Many students shop for colleges using resources such as the US News and World Report college rankings. Increasingly, colleges have either worked hard to place high in these rankings, or colleges have dropped out of the system by refusing to submit the data.
College rankings have always been controversial because it is not clear what they measure. The University of California, Berkeley ranks near the top of the Shanghai Jiao Tong University rankings because of research productivity, but much lower on the US News and World Report rankings because Berkeley has large classes and graduates do not donate much, though Berkeley does not push for donations until students have been away for decades.
Some schools that provide excellent education do not appear on any of the top lists. I am familiar with one regional American university where 100% of the pre-meds have been accepted to medical school in recent years, which is twice the national average. Yet that school is not ranked with the top New England private colleges.
What Rankings Can Tell You
Rankings do tell you which colleges have name brand recognition, which can translate into an easier time getting into graduate school or landing jobs with name brand companies. So in financial terms, which are the ultimate focus of this series, the issue is whether the extra $20,000 per year in tuition for a top ranked school is going to translate into some kind of payback. That provides a real challenge for college counselors as they work with seniors and their parents.
What are the Major Rankings?
Three of the best known rankings are the Shanghai Jiao Tong University ranking and those published by The London Times and US News and World Report. Shanghai measures research productivity in such terms as numbers of articles, books, academic awards, Nobel Prizes, patents, citations in research indices and other indicators of high quality research and discovery.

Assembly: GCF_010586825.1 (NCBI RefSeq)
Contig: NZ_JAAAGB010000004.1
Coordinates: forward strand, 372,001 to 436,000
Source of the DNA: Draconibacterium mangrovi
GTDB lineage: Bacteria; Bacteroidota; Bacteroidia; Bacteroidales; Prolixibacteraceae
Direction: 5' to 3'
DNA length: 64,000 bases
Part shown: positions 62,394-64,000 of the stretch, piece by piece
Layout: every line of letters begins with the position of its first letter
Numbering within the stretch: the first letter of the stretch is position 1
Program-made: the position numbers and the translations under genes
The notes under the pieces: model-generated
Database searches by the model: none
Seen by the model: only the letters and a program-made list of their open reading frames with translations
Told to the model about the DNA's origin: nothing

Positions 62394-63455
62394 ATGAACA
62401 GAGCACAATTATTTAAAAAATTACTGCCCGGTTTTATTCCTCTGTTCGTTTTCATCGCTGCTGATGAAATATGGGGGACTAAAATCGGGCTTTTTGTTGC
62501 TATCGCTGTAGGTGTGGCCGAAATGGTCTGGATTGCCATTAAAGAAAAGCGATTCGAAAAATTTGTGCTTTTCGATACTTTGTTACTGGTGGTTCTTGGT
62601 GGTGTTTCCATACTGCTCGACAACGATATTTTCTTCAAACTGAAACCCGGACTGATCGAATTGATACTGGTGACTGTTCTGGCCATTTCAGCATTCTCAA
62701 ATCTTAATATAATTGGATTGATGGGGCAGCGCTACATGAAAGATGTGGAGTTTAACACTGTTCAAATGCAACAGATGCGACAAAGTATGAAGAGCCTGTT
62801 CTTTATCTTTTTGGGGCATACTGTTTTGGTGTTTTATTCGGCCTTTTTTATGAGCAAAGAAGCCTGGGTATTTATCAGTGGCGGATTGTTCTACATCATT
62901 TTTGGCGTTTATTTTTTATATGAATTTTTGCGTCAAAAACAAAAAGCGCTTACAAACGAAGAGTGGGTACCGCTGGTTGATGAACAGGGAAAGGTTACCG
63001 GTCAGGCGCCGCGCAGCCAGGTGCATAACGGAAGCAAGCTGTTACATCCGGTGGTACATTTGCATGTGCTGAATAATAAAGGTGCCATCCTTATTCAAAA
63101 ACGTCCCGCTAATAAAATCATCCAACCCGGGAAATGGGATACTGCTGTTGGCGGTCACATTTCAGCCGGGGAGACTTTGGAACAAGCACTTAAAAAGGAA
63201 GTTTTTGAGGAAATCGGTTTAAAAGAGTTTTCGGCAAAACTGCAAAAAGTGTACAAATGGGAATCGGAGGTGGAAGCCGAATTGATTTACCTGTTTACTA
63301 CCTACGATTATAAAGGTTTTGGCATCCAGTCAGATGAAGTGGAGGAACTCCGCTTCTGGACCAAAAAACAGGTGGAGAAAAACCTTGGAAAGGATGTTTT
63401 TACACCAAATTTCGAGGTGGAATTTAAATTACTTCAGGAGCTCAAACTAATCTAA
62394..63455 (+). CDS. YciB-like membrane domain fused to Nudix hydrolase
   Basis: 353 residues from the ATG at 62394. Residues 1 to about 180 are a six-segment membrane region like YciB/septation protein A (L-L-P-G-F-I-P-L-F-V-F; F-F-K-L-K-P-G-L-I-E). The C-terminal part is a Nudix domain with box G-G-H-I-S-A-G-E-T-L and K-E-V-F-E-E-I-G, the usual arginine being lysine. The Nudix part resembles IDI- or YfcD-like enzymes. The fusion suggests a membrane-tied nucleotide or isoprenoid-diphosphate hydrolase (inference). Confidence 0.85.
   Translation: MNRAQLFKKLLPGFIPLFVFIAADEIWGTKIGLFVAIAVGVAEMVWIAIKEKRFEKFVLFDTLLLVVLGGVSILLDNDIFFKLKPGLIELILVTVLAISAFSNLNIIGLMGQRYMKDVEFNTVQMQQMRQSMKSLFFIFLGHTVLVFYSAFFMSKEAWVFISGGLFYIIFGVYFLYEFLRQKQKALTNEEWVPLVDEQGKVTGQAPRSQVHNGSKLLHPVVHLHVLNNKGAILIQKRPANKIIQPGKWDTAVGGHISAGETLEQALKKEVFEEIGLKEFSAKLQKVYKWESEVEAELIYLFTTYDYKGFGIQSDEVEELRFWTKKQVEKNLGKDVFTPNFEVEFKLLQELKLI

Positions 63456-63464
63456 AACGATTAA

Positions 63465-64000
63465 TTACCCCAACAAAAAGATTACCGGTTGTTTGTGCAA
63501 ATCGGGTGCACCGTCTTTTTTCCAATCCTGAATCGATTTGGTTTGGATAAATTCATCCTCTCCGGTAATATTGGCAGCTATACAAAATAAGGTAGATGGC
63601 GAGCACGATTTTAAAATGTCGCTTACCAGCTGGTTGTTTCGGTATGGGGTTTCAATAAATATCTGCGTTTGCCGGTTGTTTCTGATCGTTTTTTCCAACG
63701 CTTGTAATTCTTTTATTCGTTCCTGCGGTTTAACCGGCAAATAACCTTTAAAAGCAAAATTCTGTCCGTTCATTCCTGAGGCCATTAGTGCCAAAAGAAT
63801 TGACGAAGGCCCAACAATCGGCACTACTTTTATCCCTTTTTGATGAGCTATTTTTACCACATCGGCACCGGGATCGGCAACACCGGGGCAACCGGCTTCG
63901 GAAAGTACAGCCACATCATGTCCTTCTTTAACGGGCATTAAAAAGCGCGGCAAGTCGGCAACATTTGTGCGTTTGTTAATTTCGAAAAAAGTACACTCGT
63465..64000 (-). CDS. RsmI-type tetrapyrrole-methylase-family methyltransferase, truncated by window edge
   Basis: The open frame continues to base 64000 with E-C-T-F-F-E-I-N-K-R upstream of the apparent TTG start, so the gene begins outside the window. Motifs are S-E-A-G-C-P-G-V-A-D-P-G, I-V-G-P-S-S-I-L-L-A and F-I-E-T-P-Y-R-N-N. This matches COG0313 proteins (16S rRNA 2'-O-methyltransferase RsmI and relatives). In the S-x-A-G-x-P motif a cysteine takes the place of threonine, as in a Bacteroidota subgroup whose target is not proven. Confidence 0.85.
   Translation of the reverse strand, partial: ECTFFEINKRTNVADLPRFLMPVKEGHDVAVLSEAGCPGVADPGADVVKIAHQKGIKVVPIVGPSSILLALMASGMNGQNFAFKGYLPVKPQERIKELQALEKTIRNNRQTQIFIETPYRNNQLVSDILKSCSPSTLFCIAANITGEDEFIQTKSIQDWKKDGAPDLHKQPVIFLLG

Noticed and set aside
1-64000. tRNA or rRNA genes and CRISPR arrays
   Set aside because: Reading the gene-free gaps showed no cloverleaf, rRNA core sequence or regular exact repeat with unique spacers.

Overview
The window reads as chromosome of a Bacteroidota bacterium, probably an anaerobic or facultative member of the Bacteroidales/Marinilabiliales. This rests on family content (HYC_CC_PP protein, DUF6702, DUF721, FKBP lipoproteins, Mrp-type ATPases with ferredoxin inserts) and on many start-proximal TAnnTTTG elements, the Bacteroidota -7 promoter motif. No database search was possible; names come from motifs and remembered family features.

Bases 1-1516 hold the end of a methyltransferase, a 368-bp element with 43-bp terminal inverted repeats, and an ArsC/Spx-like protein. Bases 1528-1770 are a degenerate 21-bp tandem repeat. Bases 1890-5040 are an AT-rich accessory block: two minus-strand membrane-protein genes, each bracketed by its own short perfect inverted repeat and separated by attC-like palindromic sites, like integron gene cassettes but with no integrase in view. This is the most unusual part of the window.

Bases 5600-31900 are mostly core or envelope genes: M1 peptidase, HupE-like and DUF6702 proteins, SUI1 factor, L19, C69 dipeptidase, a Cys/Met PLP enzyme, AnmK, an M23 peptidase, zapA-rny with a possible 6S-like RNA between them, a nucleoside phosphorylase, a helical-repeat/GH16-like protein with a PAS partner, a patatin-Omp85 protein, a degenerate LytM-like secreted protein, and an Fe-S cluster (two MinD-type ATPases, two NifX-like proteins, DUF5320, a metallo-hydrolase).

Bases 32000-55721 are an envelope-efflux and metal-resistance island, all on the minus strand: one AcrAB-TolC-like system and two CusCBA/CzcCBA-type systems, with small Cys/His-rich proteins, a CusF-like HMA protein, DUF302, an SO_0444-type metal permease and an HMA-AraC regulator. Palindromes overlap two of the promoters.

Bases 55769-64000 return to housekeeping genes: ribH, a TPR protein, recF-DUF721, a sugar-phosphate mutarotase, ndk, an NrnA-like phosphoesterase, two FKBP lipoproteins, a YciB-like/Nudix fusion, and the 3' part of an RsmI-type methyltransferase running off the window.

High quality research doesn't always translate into good classroom instruction, of course, though big classes can indeed be taught effectively. There's a famous art history class at Yale that is taught to hundreds of students at a time, for example.
The London Times and US News try to measure educational quality by drawing on many kinds of data, such as reputation, class sizes, donations from graduates, and other factors. None of these factors necessarily tells you anything about instruction itself. Still other published rankings--and there are many--measure factors such as student life, partying, and location.
How to Use Ranking Data
Within every region of every nation, there are colleges that are highly respected, some of which may not be well known across the nation or the world. Moreover, national reputation rankings tend to lag well behind changes in the actual landscape of education. All accredited American universities meet the same basic standards.
Accreditation does not rank schools. Rather, accreditation assures that all approved schools have adequate libraries, labs, well qualified faculty, and other services. Ultimately what brand name rankings tell you can be reduced to two factors. A brand name does open doors--if a student can afford it. More important, perhaps, is what a brand name says about the other students who will attend a school with a high reputation. They will be highly motivated, ambitious, and hard working people who will tend to push their peers to work hard. Students often learn more from each other than they do from the faculty.